# Boyd, S. D., and al. Individual variation in the germline Ig gene
   # repertoire inferred from variable region gene rearrangements. J
   # Immunol, 184(12), 6986–92.

make -C src test                # run self-tests (can take 5 to 60 minutes)

Installation (static binaries, x86_64 platforms)⚓︎

Run the following commands:

curl -o vidjil-algo
chmod 755 vidjil-algo
curl -O

### Germlines
mkdir germline
cd germline
curl -O
curl -O
curl | sh
cd ..

### Demo sequences (optional)
mkdir demo
cd demo
curl -O
curl | sh
cd ..

./vidjil-algo -h

Input and parameters⚓︎

The -h and -H help options provide the list of parameters that can be used. We detail here the options of the main -c clones command.

The default options are very conservative (large window, no further automatic clusterization, see below), leaving the user or other software making detailed analysis and decisions on the final clustering.

Input selection⚓︎

  reads_file                  reads file, in one of the following formats:
                                  - FASTA (.fa/.fasta, .fa.gz/.fasta.gz)
                                  - FASTQ (.fq/.fastq, .fq.gz/.fastq.gz)
                                  - BAM (.bam)
                              Paired-end reads should be merged before given as an input to vidjil-algo.
                              Uncompressed FASTA/FASTQ reads can be given from standard input with '-'.

  -x, --first-reads INT       maximal number of reads to process ('all': no limit, default), only first reads
  -X, --sampled-reads INT     maximal number of reads to process ('all': no limit, default), sampled reads

The main input file of Vidjil-algo is a set of reads, given as a .fasta or .fastq file, possibly compressed with gzip (.gz). This set of reads can reach several gigabytes and 2*109 reads. It is never loaded entirely in the memory, but reads are processed one by one by Vidjil-algo. FASTA/FASTQ reads can also be given on the standard input by giving - instead of a file.

Vidjil-algo can also process BAM files, but please note that:

  1. The reads don't need to be aligned beforehand.
  2. In case of paired-end sequencing, the reads must have already been merged in the BAM file.

The --first-reads option restricts the analysis on a few sequences, for example to probe a large file or to test some parameters. However, read files may be not homogeneous, with biais in the sequences at the start of the file. The --sampled-reads option rather considers regularly sampled sequences from the file. It is thus generally safe to run --sampled-reads 1000 to have a fast insight of what there is in some data.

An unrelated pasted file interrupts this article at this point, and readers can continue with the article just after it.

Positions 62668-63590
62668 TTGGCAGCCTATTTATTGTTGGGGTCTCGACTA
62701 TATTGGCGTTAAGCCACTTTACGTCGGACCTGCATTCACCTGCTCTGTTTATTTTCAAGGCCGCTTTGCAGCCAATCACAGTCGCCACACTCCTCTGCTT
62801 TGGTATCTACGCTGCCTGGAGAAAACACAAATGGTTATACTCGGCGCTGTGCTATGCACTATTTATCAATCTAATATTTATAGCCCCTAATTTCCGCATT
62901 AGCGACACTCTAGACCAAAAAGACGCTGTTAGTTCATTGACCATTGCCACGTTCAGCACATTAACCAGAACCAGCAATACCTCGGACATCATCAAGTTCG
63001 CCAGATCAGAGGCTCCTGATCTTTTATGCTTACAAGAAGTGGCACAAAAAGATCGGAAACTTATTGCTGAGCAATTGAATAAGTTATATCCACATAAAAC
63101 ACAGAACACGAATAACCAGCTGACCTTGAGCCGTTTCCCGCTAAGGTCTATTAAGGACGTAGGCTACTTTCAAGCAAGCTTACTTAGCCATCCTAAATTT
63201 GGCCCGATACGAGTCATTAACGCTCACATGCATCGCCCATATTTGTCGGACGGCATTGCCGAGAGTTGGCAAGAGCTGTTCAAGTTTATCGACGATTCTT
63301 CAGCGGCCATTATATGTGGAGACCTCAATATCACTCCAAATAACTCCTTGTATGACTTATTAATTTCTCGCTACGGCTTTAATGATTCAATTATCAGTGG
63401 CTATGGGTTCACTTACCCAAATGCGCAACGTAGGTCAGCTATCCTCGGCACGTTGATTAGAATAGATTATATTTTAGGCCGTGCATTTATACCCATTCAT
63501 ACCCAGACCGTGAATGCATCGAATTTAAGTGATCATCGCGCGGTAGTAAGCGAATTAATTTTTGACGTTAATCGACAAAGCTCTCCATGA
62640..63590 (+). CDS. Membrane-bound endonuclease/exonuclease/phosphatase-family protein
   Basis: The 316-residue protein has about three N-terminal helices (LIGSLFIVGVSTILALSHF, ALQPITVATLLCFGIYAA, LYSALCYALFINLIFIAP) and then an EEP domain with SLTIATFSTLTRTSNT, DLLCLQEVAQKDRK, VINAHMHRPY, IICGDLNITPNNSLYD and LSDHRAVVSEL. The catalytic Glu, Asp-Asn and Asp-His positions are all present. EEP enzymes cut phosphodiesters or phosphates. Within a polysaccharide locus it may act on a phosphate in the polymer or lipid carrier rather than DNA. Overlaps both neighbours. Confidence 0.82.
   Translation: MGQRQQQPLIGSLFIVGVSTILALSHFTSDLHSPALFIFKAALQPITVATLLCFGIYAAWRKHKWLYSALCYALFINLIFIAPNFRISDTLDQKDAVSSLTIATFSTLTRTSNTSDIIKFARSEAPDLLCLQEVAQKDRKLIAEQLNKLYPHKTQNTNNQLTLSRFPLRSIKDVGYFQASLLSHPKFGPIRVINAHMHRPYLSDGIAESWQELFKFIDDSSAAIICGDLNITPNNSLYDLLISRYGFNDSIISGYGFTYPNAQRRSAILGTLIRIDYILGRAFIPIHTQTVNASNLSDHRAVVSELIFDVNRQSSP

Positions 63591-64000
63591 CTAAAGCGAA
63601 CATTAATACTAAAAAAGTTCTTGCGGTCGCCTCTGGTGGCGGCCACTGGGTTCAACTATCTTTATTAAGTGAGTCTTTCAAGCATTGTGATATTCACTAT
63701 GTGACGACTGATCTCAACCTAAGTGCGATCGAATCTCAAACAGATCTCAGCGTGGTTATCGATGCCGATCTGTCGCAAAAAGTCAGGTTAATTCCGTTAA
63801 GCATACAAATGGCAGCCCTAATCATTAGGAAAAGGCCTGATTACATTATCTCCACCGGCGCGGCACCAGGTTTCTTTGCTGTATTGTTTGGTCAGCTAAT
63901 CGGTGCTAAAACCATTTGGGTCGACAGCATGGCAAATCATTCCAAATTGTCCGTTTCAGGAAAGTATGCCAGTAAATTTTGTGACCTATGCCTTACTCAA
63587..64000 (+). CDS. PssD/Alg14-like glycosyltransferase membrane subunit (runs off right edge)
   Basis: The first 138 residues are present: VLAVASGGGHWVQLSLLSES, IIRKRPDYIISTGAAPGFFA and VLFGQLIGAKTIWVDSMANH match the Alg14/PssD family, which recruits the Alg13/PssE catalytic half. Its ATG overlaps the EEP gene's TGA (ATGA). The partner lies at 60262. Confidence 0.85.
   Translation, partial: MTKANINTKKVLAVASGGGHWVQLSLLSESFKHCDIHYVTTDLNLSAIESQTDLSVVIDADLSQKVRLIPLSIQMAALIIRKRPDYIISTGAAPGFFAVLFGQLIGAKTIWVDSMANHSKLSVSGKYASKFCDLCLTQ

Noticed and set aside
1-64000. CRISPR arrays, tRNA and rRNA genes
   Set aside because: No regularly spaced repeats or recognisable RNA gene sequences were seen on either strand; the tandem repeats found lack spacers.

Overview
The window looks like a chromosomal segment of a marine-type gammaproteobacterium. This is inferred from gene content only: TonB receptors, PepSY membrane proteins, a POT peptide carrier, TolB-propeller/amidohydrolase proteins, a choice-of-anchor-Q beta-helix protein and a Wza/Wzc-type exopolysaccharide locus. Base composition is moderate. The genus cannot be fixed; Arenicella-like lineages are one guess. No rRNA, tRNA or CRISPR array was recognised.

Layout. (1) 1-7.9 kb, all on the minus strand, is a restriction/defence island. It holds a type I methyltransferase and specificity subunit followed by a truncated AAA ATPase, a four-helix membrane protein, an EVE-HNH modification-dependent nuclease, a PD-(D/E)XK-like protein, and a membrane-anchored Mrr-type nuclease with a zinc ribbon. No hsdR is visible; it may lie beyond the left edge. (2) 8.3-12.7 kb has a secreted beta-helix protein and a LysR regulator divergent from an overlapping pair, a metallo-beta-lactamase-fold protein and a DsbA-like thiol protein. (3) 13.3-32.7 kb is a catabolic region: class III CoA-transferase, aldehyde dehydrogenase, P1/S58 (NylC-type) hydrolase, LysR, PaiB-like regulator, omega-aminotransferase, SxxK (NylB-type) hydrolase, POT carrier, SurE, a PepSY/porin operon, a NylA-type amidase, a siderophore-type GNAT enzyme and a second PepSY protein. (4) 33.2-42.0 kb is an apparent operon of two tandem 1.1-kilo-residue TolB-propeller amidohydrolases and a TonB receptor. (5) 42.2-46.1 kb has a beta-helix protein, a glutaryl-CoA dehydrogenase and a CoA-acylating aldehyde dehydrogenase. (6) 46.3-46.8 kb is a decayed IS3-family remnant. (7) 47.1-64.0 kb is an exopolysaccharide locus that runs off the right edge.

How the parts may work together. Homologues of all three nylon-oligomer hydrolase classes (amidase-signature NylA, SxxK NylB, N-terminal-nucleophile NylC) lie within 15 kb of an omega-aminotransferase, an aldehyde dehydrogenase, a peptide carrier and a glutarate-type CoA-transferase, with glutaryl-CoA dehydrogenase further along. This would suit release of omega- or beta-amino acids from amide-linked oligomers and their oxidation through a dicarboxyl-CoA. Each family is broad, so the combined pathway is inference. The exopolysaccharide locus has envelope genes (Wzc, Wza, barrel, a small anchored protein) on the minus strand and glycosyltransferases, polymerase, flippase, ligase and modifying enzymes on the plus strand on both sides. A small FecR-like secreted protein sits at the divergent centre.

Germline presets: locus and recombination selection⚓︎

Germline/recombination selection (at least one -g, -V/(-D)/-J, or --find option must be given)
  -g, --germline GERMLINES ...

         -g <.g FILE>(:FOCUS) ...
                    germline preset(s) (.g file(s)), detecting multiple recombinations, with tuned parameters.
                    Common values are '-g germline/homo-sapiens.g' or '-g germline/mus-musculus.g'
                    One can focus on some recombinations, such as in '-g germline/homo-sapiens.g:IGH,IGK,IGL'
         -g PATH
                    human germline preset, shortcut for '-g PATH/homo-sapiens.g',
                    processes human TRA, TRB, TRG, TRD, IGH, IGK and IGL locus, possibly with incomplete/unusal recombinations
  -V FILE ...                 custom V germline multi-fasta file(s)
  -D FILE ...                 custom D germline multi-fasta file(s) for V(D)J designation
  -J FILE ...                 custom V germline multi-fasta file(s)
  --find FILE ...             custom multi-fasta file(s) for non-recombined alignments
  -2                          try to detect unexpected recombinations

The germline/*.g presets configure the analyzed recombinations. The following presets are provided:

  • germline/homo-sapiens.g: Homo sapiens, TR (TRA, TRB, TRG, TRD) and Ig (IGH, IGK, IGL) locus, including incomplete/unusal recombinations (TRA+D, TRB+, TRD+, IGH+, IGK+, see .
  • germline/homo-sapiens-isotypes.g: Homo sapiens heavy chain locus, looking for sequences with, on one side, IGHJ (or even IGHV) genes, and, on the other side, an IGH constant chain.
  • germline/homo-sapiens-isoforms.g: Homo sapiens IKZF1 and ERG recombinations.
  • germline/homo-sapiens-cd.g: Homo sapiens, common CD genes (experimental, does not check for recombinations).
  • germline/mus-musculus.g: Mus musculus (strains BALB/c and C57BL/6)
  • germline/rattus-norvegicus.g: Rattus norvegicus (strains BN/SsNHsdMCW and Sprague-Dawley)

  • Recombinations can be filtered, such as in -g germline/homo-sapiens.g:IGH (only IGH, complete recombinations), -g germline/homo-sapiens.g:IGH,IGH+ (only IGH, as well with incomplete recombinations) or -g germline/homo-sapiens.g:TRA,TRB,TRG (only TR locus, complete recombinations).

  • Several presets can be loaded at the same time, as for instance -g germline/homo-sapiens.g -g germline/germline/homo-sapiens-isotypes.g.

  • Using -2 further test unexpected recombinations (tagged as xxx), as in -g germline/homo-sapiens.g -2.

Custom reference sequences⚓︎

Some advanced options enable to indicate custom reference sequences, given as .fasta files:

  • The -V/(-D)/-J options indicates a (related) custom repertoire, for V(D)J or V(D)J-like recombinations.